Prostate cancer

Updated 29 May 2015

The Peeball

Ever wanted to make your visit to the bathroom a bit more interesting? Take a Peeball with you, and dissolve away at least 5 seconds of boredom.

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Ever wanted to make your visit to the bathroom a bit more interesting? Take a Peeball with you, and dissolve away at least 5 seconds of boredom.

But the Peeball is not just for amusement – it's an odd yet fascinating little invention that is useful in determining if you have prostate cancer or not.

How it works

The ball itself is made of a biodegradable powder that easily dissolves when coming into contact with any form of liquid.

The prostate is an apricot-sized organ situated behind the bladder. The urethra, the pipe through which urine is passed, is connected to the bladder that runs through the prostate. When cancer is present in the prostate, it becomes enlarged. When enlarged the prostate puts pressure on the urethra, thus weakening the urine flow.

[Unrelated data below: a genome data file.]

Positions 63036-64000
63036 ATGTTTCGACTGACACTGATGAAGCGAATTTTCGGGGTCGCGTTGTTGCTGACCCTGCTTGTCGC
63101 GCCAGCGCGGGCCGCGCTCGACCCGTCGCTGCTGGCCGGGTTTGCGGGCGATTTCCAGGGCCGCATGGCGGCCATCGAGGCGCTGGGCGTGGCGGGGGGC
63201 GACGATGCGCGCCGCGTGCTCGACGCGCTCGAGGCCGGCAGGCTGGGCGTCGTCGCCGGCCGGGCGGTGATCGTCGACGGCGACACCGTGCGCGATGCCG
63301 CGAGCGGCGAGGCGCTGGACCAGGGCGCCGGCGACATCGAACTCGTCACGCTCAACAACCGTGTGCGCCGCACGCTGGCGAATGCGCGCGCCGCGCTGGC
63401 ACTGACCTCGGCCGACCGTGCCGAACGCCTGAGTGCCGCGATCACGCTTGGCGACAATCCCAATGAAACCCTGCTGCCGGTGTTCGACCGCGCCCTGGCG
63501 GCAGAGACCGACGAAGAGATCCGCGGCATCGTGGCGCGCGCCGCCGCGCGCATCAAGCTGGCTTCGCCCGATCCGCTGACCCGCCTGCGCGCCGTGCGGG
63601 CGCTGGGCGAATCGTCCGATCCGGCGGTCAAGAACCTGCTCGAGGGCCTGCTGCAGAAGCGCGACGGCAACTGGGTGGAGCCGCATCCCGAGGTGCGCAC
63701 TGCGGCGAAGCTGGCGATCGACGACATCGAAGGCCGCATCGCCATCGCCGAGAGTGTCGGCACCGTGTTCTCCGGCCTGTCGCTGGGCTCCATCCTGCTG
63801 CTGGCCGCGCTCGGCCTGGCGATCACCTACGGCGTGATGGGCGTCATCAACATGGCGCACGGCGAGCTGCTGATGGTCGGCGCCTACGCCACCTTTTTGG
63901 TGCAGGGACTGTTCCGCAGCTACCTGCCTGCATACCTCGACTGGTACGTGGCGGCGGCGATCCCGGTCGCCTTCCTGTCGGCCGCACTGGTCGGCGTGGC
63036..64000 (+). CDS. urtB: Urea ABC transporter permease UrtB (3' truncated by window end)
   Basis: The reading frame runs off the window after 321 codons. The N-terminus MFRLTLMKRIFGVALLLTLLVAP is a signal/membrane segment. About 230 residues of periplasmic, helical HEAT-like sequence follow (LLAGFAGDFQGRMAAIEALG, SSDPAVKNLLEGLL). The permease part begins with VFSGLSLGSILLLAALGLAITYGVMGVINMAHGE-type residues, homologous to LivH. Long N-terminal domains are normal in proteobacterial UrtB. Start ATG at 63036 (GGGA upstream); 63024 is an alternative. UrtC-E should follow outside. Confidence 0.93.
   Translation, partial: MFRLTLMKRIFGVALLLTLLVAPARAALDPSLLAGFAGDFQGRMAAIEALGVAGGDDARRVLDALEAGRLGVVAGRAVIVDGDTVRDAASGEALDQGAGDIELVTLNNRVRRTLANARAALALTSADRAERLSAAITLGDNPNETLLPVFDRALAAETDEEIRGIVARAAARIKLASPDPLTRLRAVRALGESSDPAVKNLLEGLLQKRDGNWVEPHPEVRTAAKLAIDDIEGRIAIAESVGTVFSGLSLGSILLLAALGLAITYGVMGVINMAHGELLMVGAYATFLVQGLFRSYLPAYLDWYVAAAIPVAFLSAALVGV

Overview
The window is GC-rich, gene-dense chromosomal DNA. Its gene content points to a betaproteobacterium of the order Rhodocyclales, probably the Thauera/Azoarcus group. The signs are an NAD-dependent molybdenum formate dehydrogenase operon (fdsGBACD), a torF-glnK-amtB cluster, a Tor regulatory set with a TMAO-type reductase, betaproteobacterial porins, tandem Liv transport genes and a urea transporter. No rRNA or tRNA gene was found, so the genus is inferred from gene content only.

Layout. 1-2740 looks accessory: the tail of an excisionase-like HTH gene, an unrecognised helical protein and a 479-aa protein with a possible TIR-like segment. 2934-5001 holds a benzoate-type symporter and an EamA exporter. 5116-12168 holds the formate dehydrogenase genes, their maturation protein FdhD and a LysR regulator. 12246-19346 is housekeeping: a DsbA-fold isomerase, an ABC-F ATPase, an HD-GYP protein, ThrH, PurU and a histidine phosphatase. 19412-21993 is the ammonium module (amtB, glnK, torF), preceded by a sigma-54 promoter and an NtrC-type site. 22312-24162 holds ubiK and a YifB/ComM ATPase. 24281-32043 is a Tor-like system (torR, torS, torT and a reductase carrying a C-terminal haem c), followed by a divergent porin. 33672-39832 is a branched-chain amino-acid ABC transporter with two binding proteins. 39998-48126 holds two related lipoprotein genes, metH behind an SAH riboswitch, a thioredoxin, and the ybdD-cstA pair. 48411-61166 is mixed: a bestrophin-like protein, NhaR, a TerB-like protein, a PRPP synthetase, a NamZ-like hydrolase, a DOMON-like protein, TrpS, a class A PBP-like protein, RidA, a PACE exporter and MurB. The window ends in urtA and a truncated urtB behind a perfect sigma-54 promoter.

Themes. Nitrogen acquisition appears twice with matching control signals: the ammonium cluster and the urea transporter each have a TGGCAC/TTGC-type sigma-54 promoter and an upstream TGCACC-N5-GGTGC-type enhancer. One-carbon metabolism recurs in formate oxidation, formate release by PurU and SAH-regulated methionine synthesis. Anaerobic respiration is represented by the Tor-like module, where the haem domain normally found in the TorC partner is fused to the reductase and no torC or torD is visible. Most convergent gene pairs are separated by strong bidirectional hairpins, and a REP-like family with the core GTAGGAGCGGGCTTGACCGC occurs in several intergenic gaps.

The test to see if you have an enlarged prostate is simple; all you need is a urinal, a Peeball and a full bladder. Also, a urinal is required, because the water in a normal toilet-bowl would simply dissolve the ball. All you have to do is place the Peeball in the urinal, take aim and fire or, in this case, “shower” away. If you manage to completely dissolve that sucker, or at least most of it, then you're safe. If not, it would be best for you to consult your doctor.

Symptoms of prostate cancer

  • Difficulty when passing urine
  • Pain while passing urine
  • Constant feeling that the bladder is full
  • Waiting long periods of time for the urine to start to flow
  • Feeling that the bladder isn’t properly emptied

The Peeball was originally designed to create public awareness regarding prostate cancer and other men’s health issues. By turning it into a game, the Peeball spread like wild-fire in the UK and prostate cancer awareness has blossomed.

The Peeball has also become a popular choice for birthday and Christmas gifts.

Who would have guessed that a quirky toilet-bowl object could save your life, or the life of a loved one? (Health 24, Kyle Boshoff, August 2010)

 

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